The Trinity test took place at the Alamogordo Bombing
Range, now the White Sands Missile Range. The device, nicknamed
“gadget”, exploded with an energy equivalent
to 19 kilotons of TNT. It left a crater in the desert 3
meters deep and 330 meters wide. The shock wave was felt
over 160 km away, and the mushroom cloud reached 12 km.
Around 260 personnel were present, none closer than 9 km.
The nuclear genie will never
be put back in the bottle. In the New York Times of September
26, 1945, William Laurence wrote, "And just at that
instance there rose from the bowels of the earth a light
not of this world, the light of many suns in one."
Hiroshima and Nagasaki
The story of what happened at Trinity did not come to light
until after the second atomic bomb was exploded over Hiroshima,
Japan, on August 6. President Truman made the announcement
that day. Three days later, August 9, the third atomic bomb
devastated the city of Nagasaki, and on August 14 the Japanese
Altogether, the two bombings
killed an estimated 110,000 Japanese citizens and injured
another 130,000. By 1950, another 230,000 Japanese had died
from injuries or radiation. Though the two cities were nominally
military targets, the overwhelming majority of the casualties
were civilian. Precedents for bombing civilians were already
well established, with thousands of firebombing runs used
extensively through World War II by the US. However, the
decision to bomb Hiroshima and Nagasaki - the first and
last use of atomic weapons in combat - remains one of the
most controversial in military history.
Those who made the decision,
as well as most of the survivors, are long gone. The effects,
though - the lingering scourge of radiation, the memory
of the ghastly civilian casualties, the psychological impact
of simply knowing that such a destructive force exists -
The Cold War
Baby Boomers grew up with the direct threat of the Bomb
from the then Soviet Union. They and their parents built
bomb shelters in their backyards, and decorated them as
vacation retreats. They waited out the Cuban Missile Crisis;
President Kennedy, in a televised address on October 22,
1962, announced the discovery of Soviet missile installations
in Cuba and proclaimed that any nuclear missile attack from
Cuba would be regarded as an attack by the Soviet Union
and would be responded to accordingly. People had a very
real feeling of how close the world was to nuclear Armageddon.
Children of the Baby Boomers
(like us) knew of the threat, but it was removed from our
direct experience. There is a whole generation growing up
today only knowing of the vaguest appropriate actions to
take in a nuclear attack. Our safety relied on “Mutually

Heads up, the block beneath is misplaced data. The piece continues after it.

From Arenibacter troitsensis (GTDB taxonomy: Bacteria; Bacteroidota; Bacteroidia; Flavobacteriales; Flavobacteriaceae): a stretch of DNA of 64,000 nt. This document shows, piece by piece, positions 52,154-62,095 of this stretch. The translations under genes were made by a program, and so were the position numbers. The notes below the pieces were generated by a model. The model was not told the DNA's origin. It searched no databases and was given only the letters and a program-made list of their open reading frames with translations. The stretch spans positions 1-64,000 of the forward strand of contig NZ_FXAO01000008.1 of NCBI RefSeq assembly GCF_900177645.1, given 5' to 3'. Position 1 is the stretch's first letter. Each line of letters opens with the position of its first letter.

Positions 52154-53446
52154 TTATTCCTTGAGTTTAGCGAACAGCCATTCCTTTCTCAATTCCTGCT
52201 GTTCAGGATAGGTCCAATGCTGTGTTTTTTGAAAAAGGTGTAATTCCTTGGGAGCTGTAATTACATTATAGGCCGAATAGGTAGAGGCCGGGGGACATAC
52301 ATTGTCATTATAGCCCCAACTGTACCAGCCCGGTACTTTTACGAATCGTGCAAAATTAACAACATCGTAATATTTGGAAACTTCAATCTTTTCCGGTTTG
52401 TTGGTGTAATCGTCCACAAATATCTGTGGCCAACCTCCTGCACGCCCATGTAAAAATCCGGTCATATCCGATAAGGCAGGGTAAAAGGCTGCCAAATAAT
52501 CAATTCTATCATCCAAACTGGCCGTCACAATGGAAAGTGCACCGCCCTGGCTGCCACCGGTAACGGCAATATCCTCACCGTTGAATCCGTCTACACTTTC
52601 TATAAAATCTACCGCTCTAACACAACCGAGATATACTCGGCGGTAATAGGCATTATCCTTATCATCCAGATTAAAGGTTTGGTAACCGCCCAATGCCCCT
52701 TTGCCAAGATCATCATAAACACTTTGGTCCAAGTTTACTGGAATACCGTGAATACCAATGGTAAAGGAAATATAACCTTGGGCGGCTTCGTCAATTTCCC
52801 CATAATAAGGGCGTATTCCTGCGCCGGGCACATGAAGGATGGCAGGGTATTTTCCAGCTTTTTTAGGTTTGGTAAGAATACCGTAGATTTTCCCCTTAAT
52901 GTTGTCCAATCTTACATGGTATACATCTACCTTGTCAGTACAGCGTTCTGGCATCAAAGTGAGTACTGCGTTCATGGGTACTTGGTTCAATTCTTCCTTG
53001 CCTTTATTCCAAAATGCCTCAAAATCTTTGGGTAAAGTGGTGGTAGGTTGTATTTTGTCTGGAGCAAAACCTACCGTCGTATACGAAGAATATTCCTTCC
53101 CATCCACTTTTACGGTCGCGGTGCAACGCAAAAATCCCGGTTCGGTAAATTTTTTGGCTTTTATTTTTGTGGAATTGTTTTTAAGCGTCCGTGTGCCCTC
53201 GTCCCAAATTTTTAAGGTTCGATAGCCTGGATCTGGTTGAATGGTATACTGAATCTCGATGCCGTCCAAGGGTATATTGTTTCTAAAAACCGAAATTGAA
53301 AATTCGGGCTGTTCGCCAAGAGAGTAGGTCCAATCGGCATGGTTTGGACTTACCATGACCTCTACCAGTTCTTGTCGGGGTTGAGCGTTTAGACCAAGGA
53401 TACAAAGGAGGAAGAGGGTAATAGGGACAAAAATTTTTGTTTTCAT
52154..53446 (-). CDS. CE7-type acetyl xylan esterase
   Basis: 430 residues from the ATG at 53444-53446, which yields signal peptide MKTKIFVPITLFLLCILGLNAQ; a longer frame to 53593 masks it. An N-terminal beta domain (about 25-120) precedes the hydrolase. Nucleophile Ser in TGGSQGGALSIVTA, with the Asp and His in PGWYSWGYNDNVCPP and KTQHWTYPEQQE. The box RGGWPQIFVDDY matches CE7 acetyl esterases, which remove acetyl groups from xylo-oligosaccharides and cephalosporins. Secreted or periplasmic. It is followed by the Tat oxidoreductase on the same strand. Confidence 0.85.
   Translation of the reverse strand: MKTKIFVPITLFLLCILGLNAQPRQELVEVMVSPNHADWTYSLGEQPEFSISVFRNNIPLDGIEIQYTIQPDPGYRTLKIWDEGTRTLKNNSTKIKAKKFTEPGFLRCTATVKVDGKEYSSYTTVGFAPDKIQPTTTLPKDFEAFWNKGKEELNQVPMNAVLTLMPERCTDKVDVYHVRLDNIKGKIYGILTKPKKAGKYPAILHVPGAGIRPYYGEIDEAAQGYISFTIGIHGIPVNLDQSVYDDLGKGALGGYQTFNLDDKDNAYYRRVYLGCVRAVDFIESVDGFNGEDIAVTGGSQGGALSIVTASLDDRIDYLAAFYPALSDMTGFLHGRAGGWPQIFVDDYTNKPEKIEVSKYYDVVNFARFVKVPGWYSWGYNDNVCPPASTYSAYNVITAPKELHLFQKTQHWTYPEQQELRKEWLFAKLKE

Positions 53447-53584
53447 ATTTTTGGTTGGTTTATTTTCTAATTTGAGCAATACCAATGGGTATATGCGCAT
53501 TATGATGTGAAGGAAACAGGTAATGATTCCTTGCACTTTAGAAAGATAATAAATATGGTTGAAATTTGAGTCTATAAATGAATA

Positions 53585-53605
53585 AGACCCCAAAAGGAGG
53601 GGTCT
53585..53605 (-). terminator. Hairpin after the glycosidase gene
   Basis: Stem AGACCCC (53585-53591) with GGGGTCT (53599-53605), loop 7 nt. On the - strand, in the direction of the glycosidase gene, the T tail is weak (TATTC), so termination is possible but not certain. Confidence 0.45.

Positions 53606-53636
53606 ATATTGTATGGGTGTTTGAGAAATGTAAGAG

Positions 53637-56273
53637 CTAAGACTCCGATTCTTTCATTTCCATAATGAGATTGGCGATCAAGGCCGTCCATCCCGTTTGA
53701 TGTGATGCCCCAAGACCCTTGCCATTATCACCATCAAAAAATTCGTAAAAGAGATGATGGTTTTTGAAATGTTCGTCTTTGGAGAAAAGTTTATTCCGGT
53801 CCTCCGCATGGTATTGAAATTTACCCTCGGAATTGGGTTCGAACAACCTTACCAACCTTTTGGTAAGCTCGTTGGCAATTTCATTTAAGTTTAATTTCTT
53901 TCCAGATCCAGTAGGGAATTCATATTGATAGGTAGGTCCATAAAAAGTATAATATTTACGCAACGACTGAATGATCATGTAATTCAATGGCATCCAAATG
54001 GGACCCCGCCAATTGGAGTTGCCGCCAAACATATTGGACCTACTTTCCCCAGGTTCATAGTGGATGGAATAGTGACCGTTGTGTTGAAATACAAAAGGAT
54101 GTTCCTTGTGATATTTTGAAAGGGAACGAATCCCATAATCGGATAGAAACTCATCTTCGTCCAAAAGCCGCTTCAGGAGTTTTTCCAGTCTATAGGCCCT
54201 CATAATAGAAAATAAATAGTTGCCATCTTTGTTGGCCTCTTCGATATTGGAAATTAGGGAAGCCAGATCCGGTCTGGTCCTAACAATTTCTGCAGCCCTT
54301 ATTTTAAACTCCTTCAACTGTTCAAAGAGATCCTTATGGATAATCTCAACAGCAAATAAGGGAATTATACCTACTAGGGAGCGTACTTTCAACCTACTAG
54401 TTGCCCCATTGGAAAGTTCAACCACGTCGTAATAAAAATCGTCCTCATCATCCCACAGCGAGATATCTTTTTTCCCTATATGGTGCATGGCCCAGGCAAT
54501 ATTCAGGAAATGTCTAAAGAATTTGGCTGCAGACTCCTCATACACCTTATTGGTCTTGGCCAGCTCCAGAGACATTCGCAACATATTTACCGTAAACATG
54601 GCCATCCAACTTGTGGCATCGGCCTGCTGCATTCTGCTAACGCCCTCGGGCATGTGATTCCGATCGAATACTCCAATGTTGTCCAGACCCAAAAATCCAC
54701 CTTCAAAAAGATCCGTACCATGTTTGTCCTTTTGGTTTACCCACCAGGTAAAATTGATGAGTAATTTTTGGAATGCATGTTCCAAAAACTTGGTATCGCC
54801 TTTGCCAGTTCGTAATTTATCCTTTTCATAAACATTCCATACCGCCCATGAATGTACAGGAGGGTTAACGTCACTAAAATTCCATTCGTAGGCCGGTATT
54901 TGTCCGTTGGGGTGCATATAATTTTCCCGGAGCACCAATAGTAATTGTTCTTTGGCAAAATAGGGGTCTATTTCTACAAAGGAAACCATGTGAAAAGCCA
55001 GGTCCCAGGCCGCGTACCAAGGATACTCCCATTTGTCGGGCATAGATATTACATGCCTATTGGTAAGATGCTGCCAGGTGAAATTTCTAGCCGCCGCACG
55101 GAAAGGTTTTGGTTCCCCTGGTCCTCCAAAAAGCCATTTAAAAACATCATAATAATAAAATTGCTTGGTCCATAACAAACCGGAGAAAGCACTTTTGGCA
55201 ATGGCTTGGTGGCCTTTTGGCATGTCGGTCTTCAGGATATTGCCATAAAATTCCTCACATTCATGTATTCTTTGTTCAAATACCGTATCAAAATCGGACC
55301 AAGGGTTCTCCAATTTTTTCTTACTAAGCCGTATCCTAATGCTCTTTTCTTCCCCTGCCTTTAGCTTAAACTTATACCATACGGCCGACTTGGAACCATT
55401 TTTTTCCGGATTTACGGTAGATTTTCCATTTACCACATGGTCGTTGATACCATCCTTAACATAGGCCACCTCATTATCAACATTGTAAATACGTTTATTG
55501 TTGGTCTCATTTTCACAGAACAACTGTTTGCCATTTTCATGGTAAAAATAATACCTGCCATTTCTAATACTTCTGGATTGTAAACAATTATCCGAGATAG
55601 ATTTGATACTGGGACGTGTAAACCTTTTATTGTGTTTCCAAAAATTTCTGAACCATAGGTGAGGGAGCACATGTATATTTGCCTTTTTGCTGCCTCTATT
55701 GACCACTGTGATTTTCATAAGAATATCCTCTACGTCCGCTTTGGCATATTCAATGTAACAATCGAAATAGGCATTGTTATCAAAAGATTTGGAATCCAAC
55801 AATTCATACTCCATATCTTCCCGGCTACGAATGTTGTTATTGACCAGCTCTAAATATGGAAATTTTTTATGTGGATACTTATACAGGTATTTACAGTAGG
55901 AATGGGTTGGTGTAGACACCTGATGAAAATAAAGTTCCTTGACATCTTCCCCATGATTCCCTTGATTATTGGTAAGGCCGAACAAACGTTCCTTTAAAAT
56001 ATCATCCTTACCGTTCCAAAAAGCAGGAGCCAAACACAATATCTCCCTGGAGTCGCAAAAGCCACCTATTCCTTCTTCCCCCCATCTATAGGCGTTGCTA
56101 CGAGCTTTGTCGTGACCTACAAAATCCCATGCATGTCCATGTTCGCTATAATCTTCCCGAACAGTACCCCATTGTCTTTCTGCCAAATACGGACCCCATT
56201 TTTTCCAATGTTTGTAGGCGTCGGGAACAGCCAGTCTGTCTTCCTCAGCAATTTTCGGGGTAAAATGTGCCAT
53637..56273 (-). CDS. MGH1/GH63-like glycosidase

Assured Destruction”, and Reagan sold the public that
the MX missile was a “Peacekeeper”.
Present and Future
The nuclear threat lurks just below the surface everywhere.
President George W. Bush and challenger John Kerry both
described nuclear proliferation as the number one threat
to US security in the 2004 debates. Pundits and US news
organizations have of late devoted a great deal of time
describing how the nuclear threat is just around the corner;
nuclear weapons are a fixture of the fear zeitgeist...
It was argued that the Iraqi
nuclear threat was a premise to going in to the Iraq War.
North Korea and Pakistan both have nuclear weapons and have
sold the technology to other countries. Iran is developing
nuclear weapons. India has nuclear weapons and is developing
thermonuclear weapons. Russia is missing and has sold its
nuclear weapon technology or materials. Israel, in the middle
of the volatile Middle East, has the Bomb but denies it.
Libya, Brazil, and South Africa all had and have abandoned
weapons programs. Terrorists seek to carry suitcase nukes,
or load “dirty bombs” into shipping containers.
The US military routinely
uses depleted uranium in its bombs. The Bush Administration
is pushing development of modern “tactical nukes”
such as nuclear bunker busters, exiting the ABM treaty and
has failed to ratify the Comprehensive Test Ban Treaty.
Many more are available than we can list here.
Peace Memorial Museum
Nagasaki Atomic Bomb Museum
The Nuclear Age Peace
Nuclear Policy Research Institute
The Bomb Project
Atomic Web Site
- Trinity Site
The Atomic Archive
Archive of Nuclear Data
A few titles we've read recently in preparation
for this project...
Suns, Michael Light, Knopf, 2003
Sun, by Richard Rhodes, Simon and Schuster, 1996
Making of the Atomic Bomb, by Richard Rhodes, Simon
and Schuster, 1986
Day the Sun Rose Twice, by Ferenc Szasz, University
of New Mexico Press, 1984
of Fire: Los Alamos and the Atomic Age, 1943-1945, by
James Kunetka, University of New Mexico Press, 1978
It Can Be Told, by General Leslie Groves, Da Capo Press,